Compelling Corporate Storytelling

Microsoft game developer Kiki Wolfkill is just one of the stories the software giant profiles in its online magazine dedicated to corporation storytelling.Microsoft Stories, "An inside look at the people, places and ideas that move us," is an excellent example of corporate storytelling.

The website looks and feels like an online magazine. It is actually a collection of corporate stories made to look like an online magazine. It is content marketing designed to give Microsoft staffers a face and Microsoft customers an entertaining experience.

The key "message" is subordinated to storytelling. Readers are engaged, not just message targets.

One of the featured stories is a profile about Kiki Wolfkill (her real name), who is in charge of the "Halo" video game, which has gone from a first-person perspective to an immersive world where players consume and create the game as they play. 

We learn through the profile, written and laid out in magazine style, that Wolfkill combines her talent as an artist with her thirst for speed as a racecar driver to stimulate her design adrenalin. By the end of the piece, you would like to talk to Wolfkill over one of her Asian fusion home-cooked meals.

A video game has gone from a game to a face. 

Other stories describe how five young technologists, who were finalists in Microsoft's Challenge for Change program, visited the Amazon, a former NFL player uses technology to battle ALS and a computer scientist splits his time between developing software and making wine. You even learn the Seattle Seahawks mascot doubles as a Microsoft demo whiz.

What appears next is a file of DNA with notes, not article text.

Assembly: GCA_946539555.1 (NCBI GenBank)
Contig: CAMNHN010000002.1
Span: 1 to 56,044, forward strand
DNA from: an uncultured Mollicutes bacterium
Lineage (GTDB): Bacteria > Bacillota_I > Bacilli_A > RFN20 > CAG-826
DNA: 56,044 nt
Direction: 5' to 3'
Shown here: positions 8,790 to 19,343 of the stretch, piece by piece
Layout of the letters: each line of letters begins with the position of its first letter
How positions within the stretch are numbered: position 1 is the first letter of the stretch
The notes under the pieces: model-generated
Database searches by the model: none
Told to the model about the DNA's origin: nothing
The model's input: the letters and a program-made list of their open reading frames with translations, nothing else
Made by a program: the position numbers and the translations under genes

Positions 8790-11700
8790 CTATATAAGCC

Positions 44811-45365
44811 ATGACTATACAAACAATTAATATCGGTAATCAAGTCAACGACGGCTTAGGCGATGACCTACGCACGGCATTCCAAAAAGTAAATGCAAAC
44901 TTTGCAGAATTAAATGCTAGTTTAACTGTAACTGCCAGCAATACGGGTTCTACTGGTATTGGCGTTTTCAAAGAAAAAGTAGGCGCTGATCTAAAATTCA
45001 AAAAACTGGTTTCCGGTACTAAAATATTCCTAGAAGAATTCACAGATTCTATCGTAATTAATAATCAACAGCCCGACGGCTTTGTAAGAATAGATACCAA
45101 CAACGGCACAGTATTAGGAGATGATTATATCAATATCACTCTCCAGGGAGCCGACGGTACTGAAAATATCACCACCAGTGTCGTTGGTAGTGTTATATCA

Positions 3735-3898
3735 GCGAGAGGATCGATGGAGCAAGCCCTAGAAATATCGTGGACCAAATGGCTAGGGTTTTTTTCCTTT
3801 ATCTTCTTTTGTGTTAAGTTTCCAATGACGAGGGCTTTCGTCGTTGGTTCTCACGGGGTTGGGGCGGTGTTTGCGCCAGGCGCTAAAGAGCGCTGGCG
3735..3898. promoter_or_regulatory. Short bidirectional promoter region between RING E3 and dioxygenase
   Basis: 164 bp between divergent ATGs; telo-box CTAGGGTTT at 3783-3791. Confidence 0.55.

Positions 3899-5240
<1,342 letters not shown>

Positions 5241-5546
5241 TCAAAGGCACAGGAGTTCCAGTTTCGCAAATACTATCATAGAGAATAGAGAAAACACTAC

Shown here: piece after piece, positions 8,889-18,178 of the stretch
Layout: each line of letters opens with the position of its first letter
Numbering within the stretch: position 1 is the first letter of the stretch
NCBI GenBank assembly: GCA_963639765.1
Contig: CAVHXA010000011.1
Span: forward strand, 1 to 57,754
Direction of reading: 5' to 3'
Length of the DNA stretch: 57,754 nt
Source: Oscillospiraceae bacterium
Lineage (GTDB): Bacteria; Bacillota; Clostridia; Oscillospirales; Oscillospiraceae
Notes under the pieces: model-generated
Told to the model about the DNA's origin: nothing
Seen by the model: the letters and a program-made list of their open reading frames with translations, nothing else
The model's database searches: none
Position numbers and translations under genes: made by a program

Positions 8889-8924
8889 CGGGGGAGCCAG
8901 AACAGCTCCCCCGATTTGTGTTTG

The website isn't pushy. There aren't buttons to share content on social media. Viewers aren't amped up on a particular lifestyle energy drink. The site is simply a well-done online magazine where viewers can come and get it as they wish.

Microsoft Stories relies on the quality of writing, clean design and compelling imagery to earn and retain your interest. It tells stories, which just happen to involve people who work at Microsoft. You would be interested in these people regardless where they worked.

If you ever wondered what corporate storytelling might or should look like, this website is for you. Even if you access it on a Mac.

Microsoft Stories employs a clean, engaging design to attract readers and a magazine format to engage them.